at 0x000B0000 and colour adapters put text information at 0x000B8000. I
    honestly don't know why it wasn't possible, for cards that had 128 KB or
    more of memory on them, to have the entire 128 KB range from 0x000A0000 to
    0x000BFFFF mapped and usable, but that did not seem to be the case.)

    Nowadays, a 64KB window would be pretty much useless, but I suspect the "AGP
    window" in most BIOSes is a very similar concept -- a region in the memory
    address space dozens (or hundreds?) of megabytes long that directly maps
    across the AGP bus to the video card's RAM. I could be wrong, though, as I
    haven't read up on it.

    I remember discussions back in the day about using video memory to store
    things. Remember, DOS was very constrained -- 16-bit real mode gave you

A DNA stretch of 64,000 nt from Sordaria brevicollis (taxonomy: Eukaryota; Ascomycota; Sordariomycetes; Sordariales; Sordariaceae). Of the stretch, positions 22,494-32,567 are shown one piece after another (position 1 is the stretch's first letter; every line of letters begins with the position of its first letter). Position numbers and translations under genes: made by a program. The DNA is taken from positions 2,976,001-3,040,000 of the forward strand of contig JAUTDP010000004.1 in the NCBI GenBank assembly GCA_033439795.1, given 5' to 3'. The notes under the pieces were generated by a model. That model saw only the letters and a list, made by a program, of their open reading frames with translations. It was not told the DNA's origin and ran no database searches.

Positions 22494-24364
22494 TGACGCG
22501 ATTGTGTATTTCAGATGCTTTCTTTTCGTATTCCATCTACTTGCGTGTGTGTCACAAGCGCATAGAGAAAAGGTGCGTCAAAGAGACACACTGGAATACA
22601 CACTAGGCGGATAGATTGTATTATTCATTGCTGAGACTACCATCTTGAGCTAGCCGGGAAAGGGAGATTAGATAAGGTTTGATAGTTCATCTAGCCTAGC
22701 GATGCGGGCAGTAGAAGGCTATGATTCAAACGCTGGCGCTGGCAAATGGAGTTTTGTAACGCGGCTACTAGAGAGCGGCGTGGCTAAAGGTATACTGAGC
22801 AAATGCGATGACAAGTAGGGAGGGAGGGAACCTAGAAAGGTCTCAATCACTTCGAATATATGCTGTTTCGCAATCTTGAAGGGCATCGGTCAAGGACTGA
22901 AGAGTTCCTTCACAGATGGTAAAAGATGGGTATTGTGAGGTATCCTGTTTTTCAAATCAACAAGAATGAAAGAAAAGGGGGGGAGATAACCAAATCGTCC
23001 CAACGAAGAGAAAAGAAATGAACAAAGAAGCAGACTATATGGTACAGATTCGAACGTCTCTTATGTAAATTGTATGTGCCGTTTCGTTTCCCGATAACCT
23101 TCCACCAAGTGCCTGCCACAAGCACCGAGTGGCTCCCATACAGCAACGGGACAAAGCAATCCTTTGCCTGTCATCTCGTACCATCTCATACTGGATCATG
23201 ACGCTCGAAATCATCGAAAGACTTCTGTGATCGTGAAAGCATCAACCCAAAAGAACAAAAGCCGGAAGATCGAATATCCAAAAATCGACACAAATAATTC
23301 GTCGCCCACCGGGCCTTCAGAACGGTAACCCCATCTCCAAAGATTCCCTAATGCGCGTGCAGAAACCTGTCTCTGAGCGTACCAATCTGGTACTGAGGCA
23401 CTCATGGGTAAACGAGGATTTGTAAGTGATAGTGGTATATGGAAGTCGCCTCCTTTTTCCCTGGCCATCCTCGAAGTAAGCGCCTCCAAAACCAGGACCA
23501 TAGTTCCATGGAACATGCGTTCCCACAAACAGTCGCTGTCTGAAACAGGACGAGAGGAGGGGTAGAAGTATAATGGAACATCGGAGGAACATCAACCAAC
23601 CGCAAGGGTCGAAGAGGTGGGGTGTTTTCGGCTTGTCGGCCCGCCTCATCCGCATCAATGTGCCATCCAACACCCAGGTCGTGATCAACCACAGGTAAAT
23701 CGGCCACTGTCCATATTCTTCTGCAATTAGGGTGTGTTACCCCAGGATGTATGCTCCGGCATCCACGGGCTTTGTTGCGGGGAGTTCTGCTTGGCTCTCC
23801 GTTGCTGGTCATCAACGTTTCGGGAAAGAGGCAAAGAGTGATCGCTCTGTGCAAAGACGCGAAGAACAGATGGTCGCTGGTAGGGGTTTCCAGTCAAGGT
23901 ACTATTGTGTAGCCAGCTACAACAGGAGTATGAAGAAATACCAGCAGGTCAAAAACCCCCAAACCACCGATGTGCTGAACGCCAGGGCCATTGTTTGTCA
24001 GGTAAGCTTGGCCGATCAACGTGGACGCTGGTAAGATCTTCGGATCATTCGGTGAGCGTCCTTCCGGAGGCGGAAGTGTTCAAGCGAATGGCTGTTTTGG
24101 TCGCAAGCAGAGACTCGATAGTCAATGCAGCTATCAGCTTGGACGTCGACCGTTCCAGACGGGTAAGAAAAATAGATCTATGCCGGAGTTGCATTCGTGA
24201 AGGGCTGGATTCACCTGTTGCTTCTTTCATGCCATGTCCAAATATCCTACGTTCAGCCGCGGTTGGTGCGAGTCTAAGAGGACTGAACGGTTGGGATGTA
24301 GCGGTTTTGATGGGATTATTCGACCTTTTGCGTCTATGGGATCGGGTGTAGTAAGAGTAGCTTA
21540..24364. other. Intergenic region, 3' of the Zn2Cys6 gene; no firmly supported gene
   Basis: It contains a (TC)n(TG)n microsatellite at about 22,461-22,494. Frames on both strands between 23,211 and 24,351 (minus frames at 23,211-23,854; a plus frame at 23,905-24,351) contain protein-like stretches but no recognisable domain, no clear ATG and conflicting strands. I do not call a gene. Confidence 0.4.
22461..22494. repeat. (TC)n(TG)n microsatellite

about 450 KB of memory to work with with the OS loaded. Typically, VRAM is
    extremely fast for things running on the video card, but significantly
    slower than system memory for regular usage because of having to cross over
    a generally narrower and slower bus. Though it probably doesn't apply
    nowadays, when I was playing with such things, the VRAM in question would be
    used pretty much exclusively for the framebuffer, and would get locked
    temporarily for each scan of the screen. Obviously the video card's DAC gets
    top priority to the memory, so if you were using it for something else, your
    code would often be made to wait until the video chip hit the end of the
    current row being sent to the CRT. :-)

    In any event, even though VRAM *is* mappable to memory address ranges, there
    is no general framework within Windows for doing so that allows the memory
    to be used in the same way as system memory. An application wanting to use
    VRAM for additional storage would have to be specially written to support